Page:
Leaders of Britain’s campaign to leave the European Union seem to have momentarily forgotten their liberal principles to argue that an exit will enable them to nationalize industries and keep immigrants out.
Michael Gove, the justice secretary, Daniel Hannan, a Conservative member of the European Parliament, and Boris Johnson, the former mayor of London, have all argued that leaving the EU would unshackle Britain’s economy from centripetal forces that stifle growth. Their vision is of a free-trading Singapore on the Thames: cosmopolitan, nimble and proud.
Britain’s European Union referendum is turning into the perfect demonstration of two of the theories I’ve been promoting here about European politics: one, that there is a “blue-red” culture war going on over modernity; and two, that it are reasonable, middle-class voters who hold the balance of power. Read more “Middle England Finds Itself Between Blue-Red Divide”
Advocates of a British exit from the European Union have ramped up their attacks on Conservative Party leader David Cameron with some threatening to topple him no matter the outcome of the referendum next month.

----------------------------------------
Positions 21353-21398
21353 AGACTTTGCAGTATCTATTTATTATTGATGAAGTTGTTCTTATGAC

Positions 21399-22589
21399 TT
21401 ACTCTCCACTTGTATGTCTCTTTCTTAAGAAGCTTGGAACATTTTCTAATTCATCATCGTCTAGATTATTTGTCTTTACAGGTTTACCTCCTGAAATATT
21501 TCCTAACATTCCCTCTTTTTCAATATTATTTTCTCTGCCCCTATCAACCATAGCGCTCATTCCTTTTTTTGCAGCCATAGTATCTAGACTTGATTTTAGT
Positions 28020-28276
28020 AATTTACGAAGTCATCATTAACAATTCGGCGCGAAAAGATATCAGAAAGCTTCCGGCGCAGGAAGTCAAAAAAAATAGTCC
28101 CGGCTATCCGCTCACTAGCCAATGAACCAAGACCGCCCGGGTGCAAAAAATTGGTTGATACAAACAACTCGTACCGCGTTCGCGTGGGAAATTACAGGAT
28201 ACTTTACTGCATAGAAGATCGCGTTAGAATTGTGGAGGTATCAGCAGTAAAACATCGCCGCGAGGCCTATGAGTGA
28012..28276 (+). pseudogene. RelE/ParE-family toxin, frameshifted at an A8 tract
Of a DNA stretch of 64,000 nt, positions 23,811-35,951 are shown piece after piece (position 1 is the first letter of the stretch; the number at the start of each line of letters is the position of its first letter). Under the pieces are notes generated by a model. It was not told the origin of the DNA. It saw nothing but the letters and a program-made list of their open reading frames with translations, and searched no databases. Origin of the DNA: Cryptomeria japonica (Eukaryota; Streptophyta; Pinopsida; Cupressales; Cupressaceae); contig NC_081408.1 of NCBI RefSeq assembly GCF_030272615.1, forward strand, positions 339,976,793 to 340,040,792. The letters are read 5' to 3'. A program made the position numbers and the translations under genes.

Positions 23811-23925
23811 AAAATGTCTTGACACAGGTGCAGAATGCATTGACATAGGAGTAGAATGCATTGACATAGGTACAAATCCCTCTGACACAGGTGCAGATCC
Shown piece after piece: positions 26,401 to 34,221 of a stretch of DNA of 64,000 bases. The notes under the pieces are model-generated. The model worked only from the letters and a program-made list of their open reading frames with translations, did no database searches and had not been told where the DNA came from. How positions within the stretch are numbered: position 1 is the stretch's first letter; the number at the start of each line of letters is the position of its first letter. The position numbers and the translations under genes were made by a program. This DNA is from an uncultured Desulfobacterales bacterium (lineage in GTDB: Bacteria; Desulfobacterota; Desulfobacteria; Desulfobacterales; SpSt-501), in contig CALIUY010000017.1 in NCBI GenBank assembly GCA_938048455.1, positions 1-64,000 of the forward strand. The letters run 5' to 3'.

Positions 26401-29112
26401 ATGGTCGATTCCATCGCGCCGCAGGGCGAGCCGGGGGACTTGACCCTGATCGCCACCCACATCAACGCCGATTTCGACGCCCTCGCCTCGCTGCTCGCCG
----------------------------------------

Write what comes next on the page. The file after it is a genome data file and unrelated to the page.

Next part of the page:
Andrew Bridgen, a lawmaker in Cameron’s party, told the BBC on Sunday that more than fifty of his colleagues are ready to move against the prime minister because he is at “odds with half of our parliamentary party and probably 70 percent of our members and activist base.”
Nadine Dorries, another Euroskeptic parliamentarian, said Cameron — who favors continued EU membership — needs to win the referendum by at least 60 percent or he will be “toast within days.”
The Sunday Times quoted another lawmaker, who had apparently come unhinged, saying, “I don’t want to stab the prime minister in the back. I want to stab him in the front so I can see the expression on his face. You’d have to twist the knife, though, because we want it back for [George] Osborne,” Cameron’s deputy and possible successor.